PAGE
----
10) Annie Oakley:Nicknamed "Little Sure Shot," Annie Oakley was a force to be reckoned with. She could hit any target no matter how small and was a part of Buffalo Bill's traveling Wild West Show. Annie designed and sewed all of her own clothes for the show too!
Steampunk Suggestions: A steampunk version of Annie Oakley would be fun and rather simple. You could keep the costume relatively the same, and just create a steampunk blunderbuss or rifle. Other ideas are using steampunk gear buttons, like the kind you can purchase at JoAnn Fabrics, in lieu of traditional wood or brass buttons in her costume.
11) Marie Curie: Who wouldn't want to dress up as the first woman to win a Nobel Prize?! Marie Curie is a famous scientist, best known for discovering radiation/radium. A costume of Curie would also be simple, but there are certainly ways to steampunk it!
Steampunk Suggestions: You could 'punk it up with accessories like a steampunk eyeglass or monocle. Props are key--a couple of old beakers filled with glow in the dark liquids would be really cool. You could also paint your costume with glow in the dark paint for a radioactive Marie Curie. It would make the costume a bit more spooky and macabre since Curie died of radiation poisoning.
12) Queen Liliuokalani: Liliuokalani was the last reigning monarch of Hawaii. According to Take Back Halloween, "She came to the throne in 1891 as a pro-native, pro-woman advocate for her people, and quickly found herself at odds with the American businessmen (sugar barons, pineapple planters) who wanted to annex the islands to the United States."
Steampunk Suggestions: Steampunk through accessories--a steampunk rhinestone necklace and sash!
Good luck brainstorming & creating your Halloween costumes! Check out Take Back Halloween for more ideas!
I love custom orders, especially custom orders for weddings. I am always so honored that someone trusts me to create jewelry for their special day. It's also a great excuse to sing sappy love songs in my studio at the top of my lungs and just have a good time making. Besides singing "Chapel of Love" and "Will You Still Love Me Tomorrow," one of the other things I love about custom orders is the challenges they present. Fitting the jewelry to the person, their style and their personality and often keeping within certain parameters.
My latest custom wedding order came from one of my co-workers, Sarah. She had a jewelry set from her grandmother that she wanted to wear on her wedding day. The necklace and earrings were beautiful, but the earrings were posts and not the dangle-ly, long earrings that Sarah wanted for her wedding.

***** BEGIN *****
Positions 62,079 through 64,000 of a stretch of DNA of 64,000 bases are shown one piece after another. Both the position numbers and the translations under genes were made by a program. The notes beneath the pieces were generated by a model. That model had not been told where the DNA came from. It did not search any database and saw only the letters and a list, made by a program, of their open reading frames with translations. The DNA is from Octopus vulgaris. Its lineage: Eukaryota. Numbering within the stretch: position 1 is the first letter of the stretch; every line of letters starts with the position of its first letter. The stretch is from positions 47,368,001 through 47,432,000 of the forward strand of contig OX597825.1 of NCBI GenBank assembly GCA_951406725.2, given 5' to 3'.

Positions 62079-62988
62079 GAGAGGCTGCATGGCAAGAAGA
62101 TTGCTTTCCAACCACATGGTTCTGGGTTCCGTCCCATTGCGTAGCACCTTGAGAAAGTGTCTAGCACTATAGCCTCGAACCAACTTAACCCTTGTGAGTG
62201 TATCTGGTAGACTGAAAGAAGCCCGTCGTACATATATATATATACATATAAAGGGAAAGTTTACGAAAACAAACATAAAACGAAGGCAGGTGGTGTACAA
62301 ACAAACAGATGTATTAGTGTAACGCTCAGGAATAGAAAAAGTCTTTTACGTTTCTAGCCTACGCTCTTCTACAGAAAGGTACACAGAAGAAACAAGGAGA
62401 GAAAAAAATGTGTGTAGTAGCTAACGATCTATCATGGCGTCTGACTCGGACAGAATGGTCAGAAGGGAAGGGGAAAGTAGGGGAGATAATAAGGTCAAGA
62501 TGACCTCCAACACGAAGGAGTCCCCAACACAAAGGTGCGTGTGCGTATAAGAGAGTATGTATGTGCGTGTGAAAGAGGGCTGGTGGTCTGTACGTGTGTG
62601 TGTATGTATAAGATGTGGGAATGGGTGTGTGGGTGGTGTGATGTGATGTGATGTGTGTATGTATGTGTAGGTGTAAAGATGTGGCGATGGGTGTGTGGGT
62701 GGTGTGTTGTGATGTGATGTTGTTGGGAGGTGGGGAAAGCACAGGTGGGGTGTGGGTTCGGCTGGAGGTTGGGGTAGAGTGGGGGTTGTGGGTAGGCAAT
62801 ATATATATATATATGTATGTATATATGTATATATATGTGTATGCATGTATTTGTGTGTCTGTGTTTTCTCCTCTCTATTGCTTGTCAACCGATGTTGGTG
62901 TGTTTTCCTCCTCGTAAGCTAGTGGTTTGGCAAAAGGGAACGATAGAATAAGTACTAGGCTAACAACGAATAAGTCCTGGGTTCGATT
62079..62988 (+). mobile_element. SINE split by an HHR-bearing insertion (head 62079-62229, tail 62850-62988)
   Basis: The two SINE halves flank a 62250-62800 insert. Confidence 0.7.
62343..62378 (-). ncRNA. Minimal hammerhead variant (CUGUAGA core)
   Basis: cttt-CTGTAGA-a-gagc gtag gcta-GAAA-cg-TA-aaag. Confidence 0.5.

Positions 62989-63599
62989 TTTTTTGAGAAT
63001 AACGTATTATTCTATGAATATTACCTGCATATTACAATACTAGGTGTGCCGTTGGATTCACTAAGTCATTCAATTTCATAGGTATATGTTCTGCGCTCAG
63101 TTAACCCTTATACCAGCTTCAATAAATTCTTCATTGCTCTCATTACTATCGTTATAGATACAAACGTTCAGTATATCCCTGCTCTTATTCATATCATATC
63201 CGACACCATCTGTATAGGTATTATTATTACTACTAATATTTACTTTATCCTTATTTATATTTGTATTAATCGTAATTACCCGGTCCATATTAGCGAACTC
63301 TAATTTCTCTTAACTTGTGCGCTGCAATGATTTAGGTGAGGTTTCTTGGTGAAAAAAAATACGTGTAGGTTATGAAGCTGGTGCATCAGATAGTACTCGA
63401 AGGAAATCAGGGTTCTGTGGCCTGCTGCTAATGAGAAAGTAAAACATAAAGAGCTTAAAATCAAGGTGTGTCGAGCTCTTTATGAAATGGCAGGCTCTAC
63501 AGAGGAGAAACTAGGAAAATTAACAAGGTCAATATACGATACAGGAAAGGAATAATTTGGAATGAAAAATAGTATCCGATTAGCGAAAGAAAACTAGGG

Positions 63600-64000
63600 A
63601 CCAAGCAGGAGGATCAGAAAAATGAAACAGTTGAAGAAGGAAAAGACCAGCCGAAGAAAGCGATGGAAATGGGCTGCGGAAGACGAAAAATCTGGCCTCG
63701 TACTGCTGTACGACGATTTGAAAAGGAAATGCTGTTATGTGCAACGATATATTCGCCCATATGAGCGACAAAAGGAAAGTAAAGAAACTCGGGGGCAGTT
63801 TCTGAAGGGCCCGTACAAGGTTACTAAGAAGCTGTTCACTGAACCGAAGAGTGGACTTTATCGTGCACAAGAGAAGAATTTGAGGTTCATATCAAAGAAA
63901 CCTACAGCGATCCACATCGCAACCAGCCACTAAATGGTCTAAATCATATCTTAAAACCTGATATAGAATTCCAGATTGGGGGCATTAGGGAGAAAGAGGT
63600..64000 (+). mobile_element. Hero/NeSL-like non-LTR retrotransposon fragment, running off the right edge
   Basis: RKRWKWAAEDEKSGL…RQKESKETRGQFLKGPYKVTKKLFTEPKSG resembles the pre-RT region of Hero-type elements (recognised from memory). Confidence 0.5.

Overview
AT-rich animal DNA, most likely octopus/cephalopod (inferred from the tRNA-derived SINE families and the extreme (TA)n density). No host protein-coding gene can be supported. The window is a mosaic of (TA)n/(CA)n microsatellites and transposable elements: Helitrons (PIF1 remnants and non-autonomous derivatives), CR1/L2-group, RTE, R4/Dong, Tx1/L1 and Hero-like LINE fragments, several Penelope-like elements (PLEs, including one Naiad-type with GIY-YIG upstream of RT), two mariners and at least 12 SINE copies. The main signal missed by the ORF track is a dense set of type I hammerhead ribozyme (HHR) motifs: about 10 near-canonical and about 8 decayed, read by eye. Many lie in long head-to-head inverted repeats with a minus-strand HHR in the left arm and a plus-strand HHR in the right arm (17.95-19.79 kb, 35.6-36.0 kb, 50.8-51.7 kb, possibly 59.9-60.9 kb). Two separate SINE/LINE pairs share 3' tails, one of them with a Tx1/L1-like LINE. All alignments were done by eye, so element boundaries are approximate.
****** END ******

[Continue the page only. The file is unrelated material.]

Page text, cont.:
So, my challenge was how to turn posts into long, dangle-ly earrings. That itself is not much of a challenge, but creating temporary dangles are a different matter.
In a lot of my pieces I try my best to respect the original object, and not create new holes or altering it, and thereby keeping the original piece in tact.
To create dangle-ly earrings out of posts the answer was to build on top of filigree and essentially fasten (as you would to your ear) the earring to the filigree--keeping the earring in its original state and not altering it. Especially since Sarah will want to wear these again.
What's fun about fastening earrings posts to filigree is that you have 2 pairs of earrings, 2 different styles, and 2 different looks that you can easily change up yourself.
Here's the "After":
Sarah's wedding earrings are made with vintage brass filigree that my mom and I found at a Paris flea market (I used some of my private stash because the metals matched perfectly!), antique gold watch chain links, clock cogs, rhinestone rondeles, brass chain links (that matched the necklace's chain links), flat mother of pearl buttons, pear shaped pearls, and Sarah's grandmother's crimson flower earrings.
To match the earrings, I added pearls and a rhinestone rondele to the bottom of her grandmother's necklace.
I couldn't wait to go to work Monday morning and see Sarah's face. She is someone with such a big heart and I am so happy that she is getting married in September. She is going to be a beautiful bride. Congratulations Sarah!